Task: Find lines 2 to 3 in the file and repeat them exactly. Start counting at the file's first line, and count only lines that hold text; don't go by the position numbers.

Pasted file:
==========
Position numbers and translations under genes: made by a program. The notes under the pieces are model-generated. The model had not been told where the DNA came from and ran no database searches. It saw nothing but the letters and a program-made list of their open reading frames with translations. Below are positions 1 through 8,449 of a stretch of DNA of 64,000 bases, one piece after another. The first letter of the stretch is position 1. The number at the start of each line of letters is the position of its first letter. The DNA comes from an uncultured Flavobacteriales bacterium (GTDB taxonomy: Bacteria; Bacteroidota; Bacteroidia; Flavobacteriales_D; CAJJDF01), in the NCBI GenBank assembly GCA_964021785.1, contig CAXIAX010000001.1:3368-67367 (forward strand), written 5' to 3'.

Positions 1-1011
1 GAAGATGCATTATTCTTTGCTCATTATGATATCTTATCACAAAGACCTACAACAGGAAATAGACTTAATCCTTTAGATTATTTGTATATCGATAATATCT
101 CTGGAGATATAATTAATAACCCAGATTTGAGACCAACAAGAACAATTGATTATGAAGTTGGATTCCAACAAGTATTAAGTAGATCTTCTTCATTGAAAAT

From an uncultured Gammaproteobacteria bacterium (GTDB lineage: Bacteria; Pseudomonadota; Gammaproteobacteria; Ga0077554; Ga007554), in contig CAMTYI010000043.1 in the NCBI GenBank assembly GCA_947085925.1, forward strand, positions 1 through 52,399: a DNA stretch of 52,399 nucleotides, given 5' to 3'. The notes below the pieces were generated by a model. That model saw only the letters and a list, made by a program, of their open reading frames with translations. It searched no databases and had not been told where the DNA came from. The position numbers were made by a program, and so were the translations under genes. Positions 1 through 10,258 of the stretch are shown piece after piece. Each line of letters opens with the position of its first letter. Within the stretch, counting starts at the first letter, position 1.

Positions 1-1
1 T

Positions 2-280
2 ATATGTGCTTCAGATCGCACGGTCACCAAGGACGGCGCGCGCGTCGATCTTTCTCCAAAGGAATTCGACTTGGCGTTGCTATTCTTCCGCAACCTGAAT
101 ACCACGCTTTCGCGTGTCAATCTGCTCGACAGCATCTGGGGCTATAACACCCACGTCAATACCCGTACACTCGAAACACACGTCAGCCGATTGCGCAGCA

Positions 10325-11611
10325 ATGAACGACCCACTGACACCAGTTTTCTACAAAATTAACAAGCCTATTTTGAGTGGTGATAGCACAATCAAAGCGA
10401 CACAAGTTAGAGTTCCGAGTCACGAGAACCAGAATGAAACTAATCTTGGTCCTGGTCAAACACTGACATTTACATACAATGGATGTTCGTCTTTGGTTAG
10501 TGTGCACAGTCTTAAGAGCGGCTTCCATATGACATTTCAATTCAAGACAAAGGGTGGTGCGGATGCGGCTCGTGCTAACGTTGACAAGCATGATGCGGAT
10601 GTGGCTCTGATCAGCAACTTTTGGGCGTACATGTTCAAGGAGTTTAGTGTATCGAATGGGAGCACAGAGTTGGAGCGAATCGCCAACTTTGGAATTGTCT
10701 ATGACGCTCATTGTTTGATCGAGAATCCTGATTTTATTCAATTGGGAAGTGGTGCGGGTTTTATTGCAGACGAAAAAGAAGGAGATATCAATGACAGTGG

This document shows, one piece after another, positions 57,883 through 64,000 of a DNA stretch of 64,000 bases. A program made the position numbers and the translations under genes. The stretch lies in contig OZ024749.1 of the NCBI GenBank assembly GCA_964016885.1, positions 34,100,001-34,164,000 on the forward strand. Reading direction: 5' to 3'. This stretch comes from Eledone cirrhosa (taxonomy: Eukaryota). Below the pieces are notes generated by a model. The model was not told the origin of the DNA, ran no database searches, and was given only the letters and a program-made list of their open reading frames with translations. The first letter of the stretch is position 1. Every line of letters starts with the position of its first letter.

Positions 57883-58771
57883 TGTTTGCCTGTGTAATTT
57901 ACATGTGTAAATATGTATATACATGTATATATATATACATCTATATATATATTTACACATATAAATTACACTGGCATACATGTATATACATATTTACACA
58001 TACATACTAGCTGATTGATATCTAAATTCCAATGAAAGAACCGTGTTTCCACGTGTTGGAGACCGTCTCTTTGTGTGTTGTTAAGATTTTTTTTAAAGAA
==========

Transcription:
Positions 1-1011
1 GAAGATGCATTATTCTTTGCTCATTATGATATCTTATCACAAAGACCTACAACAGGAAATAGACTTAATCCTTTAGATTATTTGTATATCGATAATATCT